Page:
Most of you guys know that I’ve been gluten free for about a year and a half now. It all started when I read Wheat Belly and began to wonder if some of the symptoms that had been nagging me for years – the ones that didn’t go away when I went vegetarian then vegan, nor when I lost 25 pounds through a healthy diet – were caused by wheat.
I was skeptical and even after I felt better eating gluten free, it was quite some time before I really accepted that gluten is a no-no for me. I’m going to talk more about my story of going gluten free next week, but today I wanted to talk some of the ways I stay healthy and make a gluten free diet work for me.
There is no doubt about it, eating gluten free is more work than eating a traditional diet. It can be overwhelming at first and planning is critical. In the beginning, I was determined that I was going to make everything from scratch. Breads, tortillas, even chips. And for a while I did.
Then reality set in. I got pregnant and felt terrible. Initially, I went back to eating gluten because I just didn’t have the energy to be in the kitchen all day every day. (And gained nearly all of the weight that I gained during my pregnancy during these four months. Maybe it was a coincidence, but more than likely it was a combination of me loving bread and my body having a hard time dealing with it.) It dawned on me early third trimester that I’d actually felt the worst during the time I should have been feeling the best in my pregnancy. I’d overlooked the stomach distress and mental fogginess as just being part of pregnancy.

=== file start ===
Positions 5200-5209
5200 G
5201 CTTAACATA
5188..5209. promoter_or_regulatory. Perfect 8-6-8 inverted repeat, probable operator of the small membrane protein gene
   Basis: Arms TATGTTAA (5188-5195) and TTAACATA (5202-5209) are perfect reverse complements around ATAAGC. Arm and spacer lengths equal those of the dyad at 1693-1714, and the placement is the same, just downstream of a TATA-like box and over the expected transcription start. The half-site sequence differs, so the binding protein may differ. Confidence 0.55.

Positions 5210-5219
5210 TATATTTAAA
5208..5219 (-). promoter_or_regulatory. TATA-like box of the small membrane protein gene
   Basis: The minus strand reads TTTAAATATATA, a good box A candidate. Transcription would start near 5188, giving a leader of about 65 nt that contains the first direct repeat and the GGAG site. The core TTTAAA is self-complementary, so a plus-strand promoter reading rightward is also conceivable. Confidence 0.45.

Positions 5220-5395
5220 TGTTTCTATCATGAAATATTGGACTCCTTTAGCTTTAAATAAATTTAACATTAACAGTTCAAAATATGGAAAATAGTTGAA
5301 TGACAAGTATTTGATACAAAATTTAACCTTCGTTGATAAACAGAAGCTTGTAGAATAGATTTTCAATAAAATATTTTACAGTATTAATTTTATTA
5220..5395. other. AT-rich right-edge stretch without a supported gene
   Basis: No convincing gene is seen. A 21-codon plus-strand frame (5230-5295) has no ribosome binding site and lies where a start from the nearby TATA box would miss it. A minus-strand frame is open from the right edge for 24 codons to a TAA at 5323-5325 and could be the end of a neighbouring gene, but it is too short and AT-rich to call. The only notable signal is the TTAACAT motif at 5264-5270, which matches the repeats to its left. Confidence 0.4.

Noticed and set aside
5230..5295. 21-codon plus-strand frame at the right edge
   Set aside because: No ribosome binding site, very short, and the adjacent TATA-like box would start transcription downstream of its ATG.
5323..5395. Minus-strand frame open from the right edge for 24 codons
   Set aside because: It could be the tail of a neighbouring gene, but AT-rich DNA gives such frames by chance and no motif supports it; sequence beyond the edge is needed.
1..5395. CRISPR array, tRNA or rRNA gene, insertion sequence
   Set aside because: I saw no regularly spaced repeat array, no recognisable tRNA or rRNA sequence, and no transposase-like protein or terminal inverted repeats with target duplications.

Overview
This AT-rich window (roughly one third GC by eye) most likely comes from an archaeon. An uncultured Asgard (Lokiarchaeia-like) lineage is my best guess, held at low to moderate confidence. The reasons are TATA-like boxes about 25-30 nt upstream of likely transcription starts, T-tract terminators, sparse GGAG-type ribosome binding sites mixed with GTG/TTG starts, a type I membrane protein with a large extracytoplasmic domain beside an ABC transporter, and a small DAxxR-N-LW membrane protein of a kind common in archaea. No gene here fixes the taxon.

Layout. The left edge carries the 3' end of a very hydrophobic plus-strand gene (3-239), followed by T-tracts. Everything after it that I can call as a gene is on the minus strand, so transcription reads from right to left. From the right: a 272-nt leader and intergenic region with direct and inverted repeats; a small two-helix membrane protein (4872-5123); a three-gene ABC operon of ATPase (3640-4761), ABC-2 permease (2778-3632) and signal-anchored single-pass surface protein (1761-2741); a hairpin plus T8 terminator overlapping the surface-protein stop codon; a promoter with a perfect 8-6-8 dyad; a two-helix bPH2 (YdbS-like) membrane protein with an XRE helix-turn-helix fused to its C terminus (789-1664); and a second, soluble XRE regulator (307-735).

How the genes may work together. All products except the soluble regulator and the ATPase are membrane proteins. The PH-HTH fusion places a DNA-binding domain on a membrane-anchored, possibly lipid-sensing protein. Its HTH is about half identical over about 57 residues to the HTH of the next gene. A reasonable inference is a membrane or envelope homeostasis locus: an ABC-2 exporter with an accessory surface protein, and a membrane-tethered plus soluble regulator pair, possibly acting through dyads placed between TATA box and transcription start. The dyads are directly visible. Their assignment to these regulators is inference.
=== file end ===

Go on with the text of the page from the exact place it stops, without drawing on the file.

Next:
I got back on track, only this time I did things differently. I’ve got a few go-to meals for when I don’t feel like thinking about food. A few examples are tacos, this pasta, this casserole, Sun Dried Tomato and Spinach Quesadillas and these wraps. I do meal planning every week, but I always keep the items I need for my easy go to meals because I know there are going to be days when I’m just not up for what I’ve got planned. (Like right now, when Skye is teething.)
I also realized that it just isn’t realistic for where I am in my life right now for me to make bread and wraps every single day. I still do when I can, but I also keep a stash of Udi’s sandwich bread, baguettes, wraps and pizza doughs for when I don’t have the time. (Yes, they are sponsoring this post, but the reason I agreed to be a brand ambassador for them in the first place is that when they asked I presently had 5 Udi’s products in my house.)
Why I Don't Count Calories
I get questions from readers all the time about what I think is the best program to count calories. I never really know how to answer because to be honest, this is something I almost never do. I should, and I know this, but it is very difficult for me. I’m testing recipes all the time! A bite here, add some seasoning, take another bite. It all adds up and I would drive myself crazy trying to calculate it all.
So, I make sure I eat as much real food as I can and make sure my diet is 100% gluten free. Because if I eat gluten, I’m not going to work out and I probably am going to be less active all the way around.